62 ^ SOCIAL SCIENTIST
'eligible9 for higher jobs in government, semi-government and private agencies or institutions as well as for annual Government awards. It may not be entirely inappropriate to add here that magazines like Prateek, JVikash, Kriti, etc. have served mainly this 'useful' purpose. The whole thing has more or less worked on the pattern of a systematised activity more and more perfected with every new effort.
This systematised activity has its own laws which have an amazing similarity with the ones which govern the sale and purchase of goods in the market on the basis of demand and supply. We may divide this activity in two parts , I) production on the basis of demand and ; 2) sale or disposal at a higher rate through creating more demand.
With regard to the first, the writers keep a close watch on newest developments in literary writing in the Western capitalist countries. This is perhaps because of our colonial heritage that keeps our writers tied down to their sense of inferiority and the glorious promise of success in copying the ways of our erstwhile masters. This fits in well with the general demand of those who wield political power in India. Our ruling classes which have borrowed their growth-model from the Western countries like^to be entertained likewise by the cultural models of the west. For ^ instance, there is the whole 'young generation9 which constantly reads the decadent literature of England and the United States and unconsciously adopts those values. In such a case, only that Indian writer would get acceptance and recognition by the Indian 'reading public9 who not only uses the idiom of his western model but also incorporates the same themes .and point of view. Here we may keep in mind that some of the newest themes in the literature of the capitalist countries have their roots in the dire needs of the capitalist class of those countries to fight, or at least counterbalance, the ever-growing democratic thinking there.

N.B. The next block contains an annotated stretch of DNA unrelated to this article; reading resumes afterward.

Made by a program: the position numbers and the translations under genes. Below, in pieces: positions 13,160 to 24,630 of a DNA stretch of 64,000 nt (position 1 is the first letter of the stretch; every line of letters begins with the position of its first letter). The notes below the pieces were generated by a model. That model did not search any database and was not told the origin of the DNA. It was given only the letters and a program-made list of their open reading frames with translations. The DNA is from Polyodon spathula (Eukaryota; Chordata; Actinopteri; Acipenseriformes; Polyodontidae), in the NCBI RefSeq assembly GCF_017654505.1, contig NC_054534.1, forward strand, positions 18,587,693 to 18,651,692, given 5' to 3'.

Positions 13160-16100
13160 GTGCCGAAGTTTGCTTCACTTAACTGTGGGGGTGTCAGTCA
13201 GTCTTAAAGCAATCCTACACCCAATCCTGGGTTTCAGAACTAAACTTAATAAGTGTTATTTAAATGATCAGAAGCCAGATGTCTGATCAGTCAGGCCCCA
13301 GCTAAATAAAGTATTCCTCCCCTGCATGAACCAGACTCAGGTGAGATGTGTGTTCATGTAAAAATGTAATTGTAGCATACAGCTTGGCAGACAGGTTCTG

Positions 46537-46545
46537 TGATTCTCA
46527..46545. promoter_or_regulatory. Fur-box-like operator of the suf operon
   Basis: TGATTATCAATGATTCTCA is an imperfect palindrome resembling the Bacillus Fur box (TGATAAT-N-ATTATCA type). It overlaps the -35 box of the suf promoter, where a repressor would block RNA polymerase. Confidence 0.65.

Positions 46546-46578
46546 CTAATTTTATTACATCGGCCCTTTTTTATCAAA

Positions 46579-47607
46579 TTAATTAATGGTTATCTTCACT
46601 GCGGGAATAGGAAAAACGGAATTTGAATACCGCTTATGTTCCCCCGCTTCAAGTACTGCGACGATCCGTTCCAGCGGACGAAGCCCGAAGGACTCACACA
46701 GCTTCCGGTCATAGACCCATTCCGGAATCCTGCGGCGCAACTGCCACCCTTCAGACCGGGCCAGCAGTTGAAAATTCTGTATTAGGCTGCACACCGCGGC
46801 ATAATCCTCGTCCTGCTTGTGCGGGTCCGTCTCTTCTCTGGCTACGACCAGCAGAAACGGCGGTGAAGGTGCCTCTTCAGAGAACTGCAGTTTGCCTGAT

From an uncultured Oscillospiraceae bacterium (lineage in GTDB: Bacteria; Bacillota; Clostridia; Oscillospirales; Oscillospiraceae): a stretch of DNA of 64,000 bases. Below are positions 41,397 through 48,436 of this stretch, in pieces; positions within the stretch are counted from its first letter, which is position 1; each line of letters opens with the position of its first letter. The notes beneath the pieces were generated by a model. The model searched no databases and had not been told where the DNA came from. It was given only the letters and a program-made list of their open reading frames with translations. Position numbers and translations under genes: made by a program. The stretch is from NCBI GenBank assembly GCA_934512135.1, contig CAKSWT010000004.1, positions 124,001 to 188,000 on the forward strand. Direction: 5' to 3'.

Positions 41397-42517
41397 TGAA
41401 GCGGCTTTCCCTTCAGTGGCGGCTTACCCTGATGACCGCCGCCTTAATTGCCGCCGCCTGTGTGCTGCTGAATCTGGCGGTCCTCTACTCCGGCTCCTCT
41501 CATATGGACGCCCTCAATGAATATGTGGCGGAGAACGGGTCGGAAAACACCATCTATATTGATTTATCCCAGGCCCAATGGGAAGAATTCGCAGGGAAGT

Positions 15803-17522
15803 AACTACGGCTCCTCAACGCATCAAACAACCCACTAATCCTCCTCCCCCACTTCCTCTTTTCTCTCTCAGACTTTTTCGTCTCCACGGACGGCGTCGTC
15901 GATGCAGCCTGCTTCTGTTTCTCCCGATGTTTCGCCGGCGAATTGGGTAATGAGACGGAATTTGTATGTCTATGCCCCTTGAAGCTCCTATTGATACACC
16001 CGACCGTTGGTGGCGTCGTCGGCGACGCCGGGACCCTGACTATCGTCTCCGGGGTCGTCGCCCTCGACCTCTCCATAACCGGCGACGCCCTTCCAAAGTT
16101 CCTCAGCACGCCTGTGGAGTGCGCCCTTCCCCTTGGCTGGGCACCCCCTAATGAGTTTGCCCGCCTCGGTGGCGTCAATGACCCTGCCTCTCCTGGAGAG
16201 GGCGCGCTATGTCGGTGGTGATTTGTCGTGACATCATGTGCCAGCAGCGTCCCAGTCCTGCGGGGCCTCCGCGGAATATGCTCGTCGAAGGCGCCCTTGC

It becomes necessary for the writers in those countries to sometimes give faithful expression to the experience of the 'rootless and horrified9 individual in the 'modern world9. Yet a clever use of such an expression is made to assert the conclusion that all this evil is a part of 'human destiny'. Our writers, in their zeal to get at something philosophical, mysterious and subtle, adopt these themes without for a moment considering that these themes have no more than a fashion-value in our context.
This behaviour of our writers is necessitated by another thinking. Our ruling classes have little in common with the way of life of the toiling masses. The absence of a link between the two ways of life makes it necessary for the ralers to create their autonomous culture and superimpose it on the masses. The Indian writer becomes instrumental in fulfilling this need of the ruling classes. Thus he poses unreal issues and raises false hopes and fears in the minds of common people. Instead of enlightening the people and making them aware of the logic of happenings in social life, the writer dulls their critical sense and distorts their values.
\ Coming to the second part of this activity, the typical Hindi writer comes from the lower middle class. Temperamentally, he is weak and